11 July 2019


Statement to Special Committee on Decolonization (C-24)
Mr. Philippe NEUFFER Attorney at Law in Tahiti 
United Nations 
New York, N.Y. 
27th June 2019

Madam Chair, 
Distinguished Members of the Special Committee, 

One of the most egregious acts perpetuated on mankind has been the testing of nuclear weapons in spite of the known human cost, and the challenges to just compensation and reparation for the veterans and for their widows and children.

 The aftermath of 30 years of French nuclear testing in our homeland continues to plague our people, victims of 193 atmospheric and underground nuclear tests from 1966 to 1997. This was equivalent to 720 Hiroshima bombs in our atmosphere, and 210 underground. 

It has been 20 years since the final nuclear testing came to an end in 1996, and the moral and practical recognition of the health and social consequences of the testing which have been confirmed as inter-generational, remain a major challenge to the health and well being of our people. 

The current mishandling of the nuclear waste generated by these tests is a lingering danger of monumental proportions for Maohi Nui/French Polynesia and the entire Pacific region.

 The General Assembly has adopted a series of resolutions since 2013 "recognizing the significant health and environmental impacts of this nuclear testing” conducted by the administering Power in my country over this period. The resolutions further recognized the consequences of those activities on the lives and health of the people, especially children and vulnerable groups, as well as the environment of the entire Pacific region. The General Assembly resolutions have also made the natural linkage between the aftermath of the French nuclear testing in our region and the work of the U.N. Scientific Committee on the Effects of Atomic Radiation.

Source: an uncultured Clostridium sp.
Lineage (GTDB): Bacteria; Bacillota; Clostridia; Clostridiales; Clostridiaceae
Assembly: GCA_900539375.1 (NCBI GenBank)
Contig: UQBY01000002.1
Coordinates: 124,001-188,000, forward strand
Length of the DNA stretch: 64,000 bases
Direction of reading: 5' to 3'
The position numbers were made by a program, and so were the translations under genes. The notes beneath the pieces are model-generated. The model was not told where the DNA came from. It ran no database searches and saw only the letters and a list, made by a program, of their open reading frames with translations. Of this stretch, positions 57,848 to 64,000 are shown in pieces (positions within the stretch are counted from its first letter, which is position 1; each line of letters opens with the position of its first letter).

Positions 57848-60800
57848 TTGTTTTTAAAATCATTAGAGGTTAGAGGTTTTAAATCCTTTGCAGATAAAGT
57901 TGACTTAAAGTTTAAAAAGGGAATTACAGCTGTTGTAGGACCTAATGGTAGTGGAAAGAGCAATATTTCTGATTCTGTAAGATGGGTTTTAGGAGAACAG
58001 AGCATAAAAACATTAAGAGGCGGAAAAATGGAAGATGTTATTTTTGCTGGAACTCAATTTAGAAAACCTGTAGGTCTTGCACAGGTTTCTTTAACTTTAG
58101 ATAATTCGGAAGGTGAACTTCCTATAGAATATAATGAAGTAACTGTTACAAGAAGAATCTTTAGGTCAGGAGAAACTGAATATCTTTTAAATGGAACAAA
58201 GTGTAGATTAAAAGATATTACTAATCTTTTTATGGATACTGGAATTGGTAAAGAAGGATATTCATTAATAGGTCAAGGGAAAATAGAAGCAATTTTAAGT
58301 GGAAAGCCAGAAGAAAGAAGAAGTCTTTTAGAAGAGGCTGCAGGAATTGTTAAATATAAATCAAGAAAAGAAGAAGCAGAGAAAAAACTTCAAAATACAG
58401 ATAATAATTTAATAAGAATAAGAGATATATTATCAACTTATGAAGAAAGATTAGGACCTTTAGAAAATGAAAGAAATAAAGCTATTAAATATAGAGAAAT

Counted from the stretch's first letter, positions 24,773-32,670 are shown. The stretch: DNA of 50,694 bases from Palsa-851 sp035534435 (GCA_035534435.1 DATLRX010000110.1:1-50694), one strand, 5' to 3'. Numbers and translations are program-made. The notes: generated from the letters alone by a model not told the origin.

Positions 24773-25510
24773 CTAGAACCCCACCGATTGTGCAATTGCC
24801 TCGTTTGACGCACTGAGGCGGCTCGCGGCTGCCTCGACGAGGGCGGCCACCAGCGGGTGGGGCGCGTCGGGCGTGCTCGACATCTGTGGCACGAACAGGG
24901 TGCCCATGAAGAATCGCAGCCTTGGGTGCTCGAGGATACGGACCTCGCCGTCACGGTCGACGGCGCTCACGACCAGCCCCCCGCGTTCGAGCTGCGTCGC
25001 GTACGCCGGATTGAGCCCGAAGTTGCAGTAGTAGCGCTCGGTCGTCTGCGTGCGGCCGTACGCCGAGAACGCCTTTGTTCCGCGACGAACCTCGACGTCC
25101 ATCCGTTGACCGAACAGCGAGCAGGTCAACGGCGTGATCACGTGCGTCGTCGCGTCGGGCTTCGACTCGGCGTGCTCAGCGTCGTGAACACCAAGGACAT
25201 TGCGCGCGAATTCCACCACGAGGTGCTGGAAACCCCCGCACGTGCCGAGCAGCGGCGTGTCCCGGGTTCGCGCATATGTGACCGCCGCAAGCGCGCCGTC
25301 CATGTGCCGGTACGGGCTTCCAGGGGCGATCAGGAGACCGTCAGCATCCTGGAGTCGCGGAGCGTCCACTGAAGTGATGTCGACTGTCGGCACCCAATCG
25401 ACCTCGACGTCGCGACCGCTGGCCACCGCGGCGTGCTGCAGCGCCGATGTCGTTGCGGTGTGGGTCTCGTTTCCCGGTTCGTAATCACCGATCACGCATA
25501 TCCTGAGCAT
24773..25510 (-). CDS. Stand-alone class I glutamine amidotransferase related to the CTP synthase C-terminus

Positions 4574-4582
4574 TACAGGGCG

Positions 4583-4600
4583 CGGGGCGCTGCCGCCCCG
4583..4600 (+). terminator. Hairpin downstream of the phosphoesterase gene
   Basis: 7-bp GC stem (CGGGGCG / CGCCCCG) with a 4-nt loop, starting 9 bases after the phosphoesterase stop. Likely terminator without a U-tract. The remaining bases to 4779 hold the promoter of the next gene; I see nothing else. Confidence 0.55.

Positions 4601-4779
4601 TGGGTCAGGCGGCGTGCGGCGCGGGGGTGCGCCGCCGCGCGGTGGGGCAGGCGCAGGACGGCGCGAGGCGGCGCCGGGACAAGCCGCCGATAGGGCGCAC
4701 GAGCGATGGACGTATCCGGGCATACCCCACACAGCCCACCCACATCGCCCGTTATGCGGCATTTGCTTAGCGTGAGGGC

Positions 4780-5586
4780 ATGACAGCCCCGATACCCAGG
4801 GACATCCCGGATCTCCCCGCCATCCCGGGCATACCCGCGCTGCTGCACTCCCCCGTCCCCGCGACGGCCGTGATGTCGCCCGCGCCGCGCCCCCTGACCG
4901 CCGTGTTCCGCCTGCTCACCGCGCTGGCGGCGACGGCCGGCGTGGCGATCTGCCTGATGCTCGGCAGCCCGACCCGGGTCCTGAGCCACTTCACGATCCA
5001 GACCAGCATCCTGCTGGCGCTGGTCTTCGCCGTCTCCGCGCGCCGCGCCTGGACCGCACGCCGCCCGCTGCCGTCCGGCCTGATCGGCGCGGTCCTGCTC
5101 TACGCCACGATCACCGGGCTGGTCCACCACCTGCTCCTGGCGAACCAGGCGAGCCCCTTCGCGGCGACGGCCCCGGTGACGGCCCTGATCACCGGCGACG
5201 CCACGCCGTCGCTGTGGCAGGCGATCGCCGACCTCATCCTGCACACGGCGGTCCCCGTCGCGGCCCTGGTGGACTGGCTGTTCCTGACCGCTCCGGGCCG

The resolutions also take note of the two reports of the Secretary-General on the environmental, ecological, health and other impacts of the testing, and have requested the Secretary-General to provide continuous updates on the impacts of the testing. 

Interestingly, the French had devised a compensation scheme in 2010 containing a clause suggesting that the nuclear tests were of "negligible risk." This resulted in only a handful of approvals for compensation from hundreds of claims made by our people - despite disproportionate rates of thyroid cancer and leukemia with overall cancer rates over 30 per cent higher than average. 

Because of extensive public outrage in our community over this sham compensation scheme, the French National Assembly voted in February 2017 to remove the element of "negligible risk" but by the end of 2018, "negligible exposure" was re-inserted in the programme by way of an amendment to a budgetary rider in the 2019 French Finance Act establishing a "criterion of non-accountability" - "negligible risk" by different form.

 It is highly disappointing for us that such important developments are not referenced in the U.N. resolution on French Polynesia, and important conclusions from existing U.N. research were omitted from the two previous Secretary-General reports. And it is highly deceiving for the people of Maohi Nui that the wives and the children of veterans of French nuclear tests still are not recognized as direct victims, and don’t have the compensation they deserve. 

Thank You, Madam Chair.